WASHINGTON — The Senate plans to vote today on legislation to repeal President Obama's health care overhaul, after Democrats and Republicans agreed on a deal to schedule the largely symbolic roll call.
The repeal, which GOP lawmakers are trying to attach to an aviation bill, is expected to fall short of the necessary 60-vote supermajority. Democrats hold a 53-47 edge in the Senate, including independents who caucus with them.
But the repeal vote will give Republicans the recorded tally they have been seeking since the GOP-controlled House approved a repeal resolution two weeks ago.
And it will put more pressure on centrist Democrats facing re-election in 2012, some of whom are expected to back the repeal. Democratic leaders worked Tuesday to hold enough Democratic votes to stop Republicans from getting a symbolic 51-vote majority for the repeal amendment.
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As the Senate GOP campaign committee sent an online alert to pressure several centrist Democrats, Senate Minority Leader Mitch McConnell, R-Ky., appeared to challenge them directly on the Senate floor.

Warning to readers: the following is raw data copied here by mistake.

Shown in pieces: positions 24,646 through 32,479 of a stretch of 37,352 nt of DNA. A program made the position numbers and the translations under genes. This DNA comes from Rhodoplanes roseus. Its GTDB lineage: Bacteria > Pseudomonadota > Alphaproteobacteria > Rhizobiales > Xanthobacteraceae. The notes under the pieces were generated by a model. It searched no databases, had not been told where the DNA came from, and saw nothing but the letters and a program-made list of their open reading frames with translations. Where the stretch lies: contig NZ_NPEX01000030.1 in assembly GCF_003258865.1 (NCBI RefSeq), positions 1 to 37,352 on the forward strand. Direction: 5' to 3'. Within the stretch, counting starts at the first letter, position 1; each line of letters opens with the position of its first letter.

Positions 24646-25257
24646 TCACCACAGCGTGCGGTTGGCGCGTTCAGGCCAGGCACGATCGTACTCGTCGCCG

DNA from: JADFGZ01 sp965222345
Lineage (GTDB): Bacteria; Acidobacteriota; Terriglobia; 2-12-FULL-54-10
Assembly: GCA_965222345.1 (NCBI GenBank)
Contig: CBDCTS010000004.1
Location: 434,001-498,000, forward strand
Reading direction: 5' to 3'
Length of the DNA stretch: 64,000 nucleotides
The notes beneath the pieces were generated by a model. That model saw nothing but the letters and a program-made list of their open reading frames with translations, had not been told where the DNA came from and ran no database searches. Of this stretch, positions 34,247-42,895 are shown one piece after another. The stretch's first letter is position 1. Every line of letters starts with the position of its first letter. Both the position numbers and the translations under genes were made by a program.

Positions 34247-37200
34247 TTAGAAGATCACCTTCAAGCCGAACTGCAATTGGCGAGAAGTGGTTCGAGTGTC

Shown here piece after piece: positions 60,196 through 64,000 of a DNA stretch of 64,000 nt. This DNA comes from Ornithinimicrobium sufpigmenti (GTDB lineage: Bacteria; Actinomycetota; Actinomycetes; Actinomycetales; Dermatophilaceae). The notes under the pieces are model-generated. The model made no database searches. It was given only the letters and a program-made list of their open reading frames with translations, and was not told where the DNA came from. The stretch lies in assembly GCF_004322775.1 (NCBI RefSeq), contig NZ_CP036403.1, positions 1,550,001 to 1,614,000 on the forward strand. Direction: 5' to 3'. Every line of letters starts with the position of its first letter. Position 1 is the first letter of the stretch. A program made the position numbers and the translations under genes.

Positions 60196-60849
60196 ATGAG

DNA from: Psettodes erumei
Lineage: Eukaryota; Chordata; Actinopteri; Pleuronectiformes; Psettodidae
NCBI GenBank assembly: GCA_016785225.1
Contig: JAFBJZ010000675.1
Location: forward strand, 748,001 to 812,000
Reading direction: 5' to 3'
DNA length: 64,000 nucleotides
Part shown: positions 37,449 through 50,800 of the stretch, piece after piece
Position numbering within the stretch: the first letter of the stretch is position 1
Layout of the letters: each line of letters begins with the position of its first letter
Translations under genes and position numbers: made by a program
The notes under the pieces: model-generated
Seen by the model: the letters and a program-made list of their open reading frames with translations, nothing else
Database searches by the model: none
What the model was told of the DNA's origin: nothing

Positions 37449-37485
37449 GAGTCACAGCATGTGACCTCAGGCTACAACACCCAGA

"It's an opportunity to re-evaluate your vote, to listen to your constituents who are desperately trying to get your attention," he told his colleagues. "You can say, 'Perhaps this was a mistake.' "
Democrats in reply chided Republicans for seeking to score political points rather than trying to improve the existing law.
The congressional maneuvering came as Republican state officials and the Obama administration worked to make sense of a confusing ruling by U.S. District Judge Roger E. Vinson in the lawsuit by 26 states challenging the law.
Vinson, who concluded Monday that the individual insurance mandate in the law is unconstitutional, did not suspend the law but said the government should abide by his decision to effectively invalidate it.